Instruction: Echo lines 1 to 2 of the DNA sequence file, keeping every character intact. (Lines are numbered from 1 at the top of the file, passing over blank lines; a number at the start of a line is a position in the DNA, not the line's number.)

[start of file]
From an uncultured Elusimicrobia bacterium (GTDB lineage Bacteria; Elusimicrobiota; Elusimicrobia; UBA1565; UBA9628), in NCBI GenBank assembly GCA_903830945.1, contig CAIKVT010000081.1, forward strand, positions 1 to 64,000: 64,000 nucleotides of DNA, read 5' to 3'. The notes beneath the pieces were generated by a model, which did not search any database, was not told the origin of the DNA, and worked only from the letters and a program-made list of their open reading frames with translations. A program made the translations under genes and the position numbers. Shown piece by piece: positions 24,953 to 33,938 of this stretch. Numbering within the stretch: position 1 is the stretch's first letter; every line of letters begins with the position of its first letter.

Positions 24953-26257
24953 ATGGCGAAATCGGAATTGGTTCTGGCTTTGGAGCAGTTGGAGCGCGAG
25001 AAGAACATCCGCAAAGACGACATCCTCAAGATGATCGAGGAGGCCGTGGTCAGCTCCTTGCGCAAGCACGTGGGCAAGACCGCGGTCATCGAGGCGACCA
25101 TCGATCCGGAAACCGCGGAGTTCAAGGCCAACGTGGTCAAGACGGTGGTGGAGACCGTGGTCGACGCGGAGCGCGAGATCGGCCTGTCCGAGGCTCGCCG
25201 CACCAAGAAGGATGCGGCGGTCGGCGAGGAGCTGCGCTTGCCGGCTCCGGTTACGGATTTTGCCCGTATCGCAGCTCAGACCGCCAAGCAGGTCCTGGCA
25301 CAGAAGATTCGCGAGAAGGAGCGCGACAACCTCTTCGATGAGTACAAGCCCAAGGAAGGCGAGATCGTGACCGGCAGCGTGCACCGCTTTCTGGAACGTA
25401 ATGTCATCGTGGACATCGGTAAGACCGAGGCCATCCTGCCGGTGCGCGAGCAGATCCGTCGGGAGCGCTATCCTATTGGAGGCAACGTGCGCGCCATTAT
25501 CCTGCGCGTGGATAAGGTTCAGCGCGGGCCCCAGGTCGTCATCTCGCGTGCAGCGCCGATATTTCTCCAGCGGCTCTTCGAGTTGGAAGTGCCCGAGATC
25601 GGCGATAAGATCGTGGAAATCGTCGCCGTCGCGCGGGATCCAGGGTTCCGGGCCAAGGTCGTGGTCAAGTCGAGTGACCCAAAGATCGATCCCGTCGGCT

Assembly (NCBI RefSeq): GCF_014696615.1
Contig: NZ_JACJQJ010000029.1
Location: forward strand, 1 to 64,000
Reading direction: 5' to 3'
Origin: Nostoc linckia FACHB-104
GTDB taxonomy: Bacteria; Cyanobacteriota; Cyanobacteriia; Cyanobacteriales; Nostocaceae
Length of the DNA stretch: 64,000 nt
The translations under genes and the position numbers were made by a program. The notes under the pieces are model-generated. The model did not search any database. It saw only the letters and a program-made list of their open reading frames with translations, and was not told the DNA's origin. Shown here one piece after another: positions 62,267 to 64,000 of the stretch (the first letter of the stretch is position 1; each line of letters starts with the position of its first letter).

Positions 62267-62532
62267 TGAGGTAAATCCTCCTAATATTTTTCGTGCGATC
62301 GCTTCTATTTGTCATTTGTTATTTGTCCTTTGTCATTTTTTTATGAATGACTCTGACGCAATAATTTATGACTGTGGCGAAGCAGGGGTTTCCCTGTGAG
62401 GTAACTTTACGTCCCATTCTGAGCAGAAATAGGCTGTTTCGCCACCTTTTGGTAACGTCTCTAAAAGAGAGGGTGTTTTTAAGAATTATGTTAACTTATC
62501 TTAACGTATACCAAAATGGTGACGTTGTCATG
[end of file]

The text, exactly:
From an uncultured Elusimicrobia bacterium (GTDB lineage Bacteria; Elusimicrobiota; Elusimicrobia; UBA1565; UBA9628), in NCBI GenBank assembly GCA_903830945.1, contig CAIKVT010000081.1, forward strand, positions 1 to 64,000: 64,000 nucleotides of DNA, read 5' to 3'. The notes beneath the pieces were generated by a model, which did not search any database, was not told the origin of the DNA, and worked only from the letters and a program-made list of their open reading frames with translations. A program made the translations under genes and the position numbers. Shown piece by piece: positions 24,953 to 33,938 of this stretch. Numbering within the stretch: position 1 is the stretch's first letter; every line of letters begins with the position of its first letter.

Positions 24953-26257